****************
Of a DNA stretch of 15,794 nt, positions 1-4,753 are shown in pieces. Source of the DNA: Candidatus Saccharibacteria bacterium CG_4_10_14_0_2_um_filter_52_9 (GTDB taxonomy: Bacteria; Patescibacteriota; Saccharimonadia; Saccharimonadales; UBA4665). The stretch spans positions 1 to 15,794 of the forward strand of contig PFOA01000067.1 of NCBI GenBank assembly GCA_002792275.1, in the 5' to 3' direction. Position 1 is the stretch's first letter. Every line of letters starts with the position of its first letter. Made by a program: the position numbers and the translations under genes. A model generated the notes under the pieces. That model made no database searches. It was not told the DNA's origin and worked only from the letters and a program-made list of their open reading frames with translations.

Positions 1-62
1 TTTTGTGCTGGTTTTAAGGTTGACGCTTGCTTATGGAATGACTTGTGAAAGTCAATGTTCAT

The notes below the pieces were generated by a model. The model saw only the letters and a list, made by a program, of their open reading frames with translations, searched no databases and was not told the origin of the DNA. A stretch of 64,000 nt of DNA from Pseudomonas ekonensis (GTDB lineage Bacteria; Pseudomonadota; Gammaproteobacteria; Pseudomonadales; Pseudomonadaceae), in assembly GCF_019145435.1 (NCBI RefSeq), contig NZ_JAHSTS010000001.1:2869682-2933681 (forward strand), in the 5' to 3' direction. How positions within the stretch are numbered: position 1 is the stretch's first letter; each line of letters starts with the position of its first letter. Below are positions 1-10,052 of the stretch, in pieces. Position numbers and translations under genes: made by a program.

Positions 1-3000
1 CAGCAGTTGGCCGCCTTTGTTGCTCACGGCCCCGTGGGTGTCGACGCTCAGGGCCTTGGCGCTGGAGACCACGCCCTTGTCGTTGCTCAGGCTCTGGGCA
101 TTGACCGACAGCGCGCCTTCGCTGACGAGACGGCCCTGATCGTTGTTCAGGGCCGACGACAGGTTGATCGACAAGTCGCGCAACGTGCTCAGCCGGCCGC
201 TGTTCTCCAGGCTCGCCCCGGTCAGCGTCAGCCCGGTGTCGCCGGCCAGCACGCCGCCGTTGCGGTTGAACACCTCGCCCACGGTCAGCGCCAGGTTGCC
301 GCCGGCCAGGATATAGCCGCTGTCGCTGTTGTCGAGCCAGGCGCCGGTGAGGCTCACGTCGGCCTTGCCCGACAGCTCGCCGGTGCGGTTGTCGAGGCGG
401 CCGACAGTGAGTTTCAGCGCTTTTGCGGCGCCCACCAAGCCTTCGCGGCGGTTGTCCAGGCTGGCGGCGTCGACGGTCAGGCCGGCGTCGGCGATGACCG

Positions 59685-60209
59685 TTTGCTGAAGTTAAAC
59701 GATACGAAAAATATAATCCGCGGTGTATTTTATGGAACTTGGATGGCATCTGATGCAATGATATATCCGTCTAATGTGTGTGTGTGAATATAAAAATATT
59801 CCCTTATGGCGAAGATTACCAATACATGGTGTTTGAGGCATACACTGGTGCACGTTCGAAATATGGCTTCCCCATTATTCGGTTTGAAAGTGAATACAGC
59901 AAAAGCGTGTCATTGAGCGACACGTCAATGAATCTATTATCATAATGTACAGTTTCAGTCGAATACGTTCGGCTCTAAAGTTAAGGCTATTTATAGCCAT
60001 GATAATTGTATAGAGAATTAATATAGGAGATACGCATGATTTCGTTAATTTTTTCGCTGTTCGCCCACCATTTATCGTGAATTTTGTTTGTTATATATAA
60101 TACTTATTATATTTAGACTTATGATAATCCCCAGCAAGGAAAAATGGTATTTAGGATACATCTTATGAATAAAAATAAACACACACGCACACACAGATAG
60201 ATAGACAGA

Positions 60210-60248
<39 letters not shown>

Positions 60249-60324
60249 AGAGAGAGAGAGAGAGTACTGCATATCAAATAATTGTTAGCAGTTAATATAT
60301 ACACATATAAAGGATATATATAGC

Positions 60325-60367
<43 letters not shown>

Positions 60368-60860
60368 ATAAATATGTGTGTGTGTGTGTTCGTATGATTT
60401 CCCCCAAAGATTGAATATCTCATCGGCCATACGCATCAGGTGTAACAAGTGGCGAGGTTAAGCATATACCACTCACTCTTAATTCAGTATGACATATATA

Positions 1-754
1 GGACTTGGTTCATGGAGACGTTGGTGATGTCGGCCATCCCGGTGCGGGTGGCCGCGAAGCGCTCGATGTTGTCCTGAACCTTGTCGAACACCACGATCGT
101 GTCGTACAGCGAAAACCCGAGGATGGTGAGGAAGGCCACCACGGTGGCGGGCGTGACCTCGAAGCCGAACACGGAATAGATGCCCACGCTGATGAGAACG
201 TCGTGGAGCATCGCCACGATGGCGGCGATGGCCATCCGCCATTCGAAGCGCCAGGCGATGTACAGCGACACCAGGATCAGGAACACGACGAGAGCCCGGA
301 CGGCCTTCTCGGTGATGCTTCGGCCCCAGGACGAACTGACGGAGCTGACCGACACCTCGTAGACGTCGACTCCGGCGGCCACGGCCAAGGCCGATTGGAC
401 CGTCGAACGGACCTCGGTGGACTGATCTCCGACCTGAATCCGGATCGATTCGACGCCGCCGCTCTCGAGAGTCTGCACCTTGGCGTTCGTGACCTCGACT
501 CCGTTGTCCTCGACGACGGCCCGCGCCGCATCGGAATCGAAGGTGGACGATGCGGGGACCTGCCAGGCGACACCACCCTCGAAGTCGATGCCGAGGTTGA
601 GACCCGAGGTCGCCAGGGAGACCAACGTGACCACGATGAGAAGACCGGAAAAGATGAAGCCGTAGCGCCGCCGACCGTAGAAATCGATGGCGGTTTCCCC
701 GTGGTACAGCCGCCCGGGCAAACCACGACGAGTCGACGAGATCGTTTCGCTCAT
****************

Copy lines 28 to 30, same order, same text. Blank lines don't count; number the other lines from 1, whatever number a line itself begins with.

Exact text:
60401 CCCCCAAAGATTGAATATCTCATCGGCCATACGCATCAGGTGTAACAAGTGGCGAGGTTAAGCATATACCACTCACTCTTAATTCAGTATGACATATATA

Positions 1-754
1 GGACTTGGTTCATGGAGACGTTGGTGATGTCGGCCATCCCGGTGCGGGTGGCCGCGAAGCGCTCGATGTTGTCCTGAACCTTGTCGAACACCACGATCGT